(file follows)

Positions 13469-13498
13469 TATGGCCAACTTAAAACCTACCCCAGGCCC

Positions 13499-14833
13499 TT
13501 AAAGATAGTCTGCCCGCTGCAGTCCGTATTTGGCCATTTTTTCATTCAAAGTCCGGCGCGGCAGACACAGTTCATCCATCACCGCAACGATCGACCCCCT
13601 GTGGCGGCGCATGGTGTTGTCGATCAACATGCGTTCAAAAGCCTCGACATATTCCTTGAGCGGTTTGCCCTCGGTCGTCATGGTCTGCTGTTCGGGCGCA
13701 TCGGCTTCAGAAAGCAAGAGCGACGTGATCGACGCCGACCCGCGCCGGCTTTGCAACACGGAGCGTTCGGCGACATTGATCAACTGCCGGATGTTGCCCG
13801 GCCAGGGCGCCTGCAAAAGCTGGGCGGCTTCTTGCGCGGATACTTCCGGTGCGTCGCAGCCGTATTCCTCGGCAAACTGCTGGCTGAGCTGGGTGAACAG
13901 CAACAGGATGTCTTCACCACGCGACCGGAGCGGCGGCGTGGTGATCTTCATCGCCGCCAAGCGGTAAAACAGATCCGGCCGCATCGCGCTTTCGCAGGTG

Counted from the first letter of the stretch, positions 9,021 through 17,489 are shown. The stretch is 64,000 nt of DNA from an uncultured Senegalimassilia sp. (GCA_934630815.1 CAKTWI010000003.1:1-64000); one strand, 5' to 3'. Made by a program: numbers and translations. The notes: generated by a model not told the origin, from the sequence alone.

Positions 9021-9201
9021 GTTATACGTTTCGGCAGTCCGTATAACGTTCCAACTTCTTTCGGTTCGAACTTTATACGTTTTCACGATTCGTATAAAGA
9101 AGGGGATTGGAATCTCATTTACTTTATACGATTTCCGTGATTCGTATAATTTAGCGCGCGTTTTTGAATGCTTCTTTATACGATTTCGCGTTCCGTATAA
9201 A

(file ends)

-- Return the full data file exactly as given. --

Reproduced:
Positions 13469-13498
13469 TATGGCCAACTTAAAACCTACCCCAGGCCC

Positions 13499-14833
13499 TT
13501 AAAGATAGTCTGCCCGCTGCAGTCCGTATTTGGCCATTTTTTCATTCAAAGTCCGGCGCGGCAGACACAGTTCATCCATCACCGCAACGATCGACCCCCT
13601 GTGGCGGCGCATGGTGTTGTCGATCAACATGCGTTCAAAAGCCTCGACATATTCCTTGAGCGGTTTGCCCTCGGTCGTCATGGTCTGCTGTTCGGGCGCA
13701 TCGGCTTCAGAAAGCAAGAGCGACGTGATCGACGCCGACCCGCGCCGGCTTTGCAACACGGAGCGTTCGGCGACATTGATCAACTGCCGGATGTTGCCCG
13801 GCCAGGGCGCCTGCAAAAGCTGGGCGGCTTCTTGCGCGGATACTTCCGGTGCGTCGCAGCCGTATTCCTCGGCAAACTGCTGGCTGAGCTGGGTGAACAG
13901 CAACAGGATGTCTTCACCACGCGACCGGAGCGGCGGCGTGGTGATCTTCATCGCCGCCAAGCGGTAAAACAGATCCGGCCGCATCGCGCTTTCGCAGGTG

Counted from the first letter of the stretch, positions 9,021 through 17,489 are shown. The stretch is 64,000 nt of DNA from an uncultured Senegalimassilia sp. (GCA_934630815.1 CAKTWI010000003.1:1-64000); one strand, 5' to 3'. Made by a program: numbers and translations. The notes: generated by a model not told the origin, from the sequence alone.

Positions 9021-9201
9021 GTTATACGTTTCGGCAGTCCGTATAACGTTCCAACTTCTTTCGGTTCGAACTTTATACGTTTTCACGATTCGTATAAAGA
9101 AGGGGATTGGAATCTCATTTACTTTATACGATTTCCGTGATTCGTATAATTTAGCGCGCGTTTTTGAATGCTTCTTTATACGATTTCGCGTTCCGTATAA
9201 A